Sean at the Slieve League cliffs in Donegal, along Ireland's Wild Atlantic Way
Notre Dame graduate Sean Kennan has spent the last year in Ireland’s capital pursuing a master's degree. We caught up with him to hear about his experience in Ireland and about his plans for the future.
I never thought that working as a lifeguard at a country club in north Chicago would be my first introduction to Irish culture. But then it happened; as a junior in high school, I met two lads from County Offaly who had come over to work at the pool for their J1 summer work program. Having never been to Europe, I found their accents and vocabulary (what is craic?) strange but intriguing. Looking back on it now, that initial encounter piqued my interest in coming to Ireland.
A year later, I entered Notre Dame as a freshman in chemical engineering. That spring, I received an email about Inside Track, a week-long cultural immersion in Ireland, plunging students headfirst into a barrage of activities, tours, and trips from Dublin to Galway to Belfast. I crafted my application, focusing on my experience with my new Irish friends and my fascination with my grandmother’s research into my family’s Irish origins.
I was elated when I found out that I was accepted into the program, and that the Naughton family would be subsidizing my trip. That one week in Ireland made my summer – I encountered new friends that I would continue to meet up with throughout college and my appetite for further cultural exposure grew by leaps and bounds.
By fall of my senior year, I had already accepted a job with a pharmaceutical company in Indianapolis for after graduation. Then I received another email in January and the Naughton Fellowship Program seemed just too enticing not to consider. Notre Dame was offering a fully-funded, one-year, STEM master’s degree at any of the large Ireland universities with a generous living stipend. As I scrolled through the offered degree programs, University College Dublin's Master's in Biopharmaceutical Engineering program immediately caught my eye, given my established love of Ireland and my interest in a career in pharmaceutical R&D. I researched UCD’s faculty, discovering that a professor in the program had recently created an R&D startup company called APC. My application focused on innovation in companies like APC and UCD’s vibrant connections to industry as my motivation.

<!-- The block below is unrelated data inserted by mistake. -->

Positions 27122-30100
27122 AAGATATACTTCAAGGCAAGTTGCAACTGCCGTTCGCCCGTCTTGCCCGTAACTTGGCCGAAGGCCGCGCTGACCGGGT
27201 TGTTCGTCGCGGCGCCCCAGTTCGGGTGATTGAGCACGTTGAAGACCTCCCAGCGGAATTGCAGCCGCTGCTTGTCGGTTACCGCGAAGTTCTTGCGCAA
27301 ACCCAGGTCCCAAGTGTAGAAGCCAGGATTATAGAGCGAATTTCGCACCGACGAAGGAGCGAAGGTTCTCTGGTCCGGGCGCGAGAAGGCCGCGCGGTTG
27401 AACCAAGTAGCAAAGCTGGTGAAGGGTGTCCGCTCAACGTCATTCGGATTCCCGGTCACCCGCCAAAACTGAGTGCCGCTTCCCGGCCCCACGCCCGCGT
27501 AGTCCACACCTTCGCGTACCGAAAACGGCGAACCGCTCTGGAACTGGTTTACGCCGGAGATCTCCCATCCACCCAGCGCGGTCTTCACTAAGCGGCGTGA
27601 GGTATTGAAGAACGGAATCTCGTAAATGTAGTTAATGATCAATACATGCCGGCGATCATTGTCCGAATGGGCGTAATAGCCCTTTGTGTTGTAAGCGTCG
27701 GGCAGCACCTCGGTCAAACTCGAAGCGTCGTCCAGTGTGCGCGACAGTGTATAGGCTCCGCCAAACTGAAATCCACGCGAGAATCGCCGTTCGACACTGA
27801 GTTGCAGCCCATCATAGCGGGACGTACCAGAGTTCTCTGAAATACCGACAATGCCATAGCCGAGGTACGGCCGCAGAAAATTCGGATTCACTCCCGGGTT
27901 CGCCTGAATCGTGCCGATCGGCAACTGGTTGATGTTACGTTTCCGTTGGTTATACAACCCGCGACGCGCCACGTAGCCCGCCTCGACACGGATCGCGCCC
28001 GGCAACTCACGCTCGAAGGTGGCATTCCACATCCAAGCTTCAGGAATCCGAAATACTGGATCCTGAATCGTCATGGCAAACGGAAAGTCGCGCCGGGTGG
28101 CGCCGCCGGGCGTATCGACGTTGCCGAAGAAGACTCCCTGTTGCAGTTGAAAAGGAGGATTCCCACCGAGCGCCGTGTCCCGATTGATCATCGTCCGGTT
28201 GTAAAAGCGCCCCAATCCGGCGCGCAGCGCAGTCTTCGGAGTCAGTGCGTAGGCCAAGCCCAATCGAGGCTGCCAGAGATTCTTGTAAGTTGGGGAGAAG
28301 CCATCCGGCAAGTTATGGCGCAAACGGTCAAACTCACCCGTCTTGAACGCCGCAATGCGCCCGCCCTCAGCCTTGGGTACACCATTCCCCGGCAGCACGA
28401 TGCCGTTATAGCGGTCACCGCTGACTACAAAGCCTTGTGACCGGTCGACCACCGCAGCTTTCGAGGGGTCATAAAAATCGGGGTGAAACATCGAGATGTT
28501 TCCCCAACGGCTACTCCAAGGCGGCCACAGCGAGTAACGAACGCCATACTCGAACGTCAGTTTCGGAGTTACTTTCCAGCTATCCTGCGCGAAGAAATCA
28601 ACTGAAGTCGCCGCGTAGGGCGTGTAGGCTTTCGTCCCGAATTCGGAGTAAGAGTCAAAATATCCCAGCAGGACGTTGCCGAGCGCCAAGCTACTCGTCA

A phone call woke me up one lazy morning and to my amazement, I was being offered the fellowship. Fast-forward a year and a half and many goodbyes and hellos later, I completed by degree. But I won’t be leaving Ireland – I started work in September as a research engineer for APC, the same company that I first wrote about in my fellowship application.
My year in Dublin has been absolutely amazing and there are so many people who have made this journey possible for me. Through class, trips, walking around Dublin, and the great people that I have met along the way, I have learned more than I ever thought possible about this amazing country and continent. The most important advice that I can give is to always read your emails!
Slán go fóill!
Learn more about opportunities in Ireland.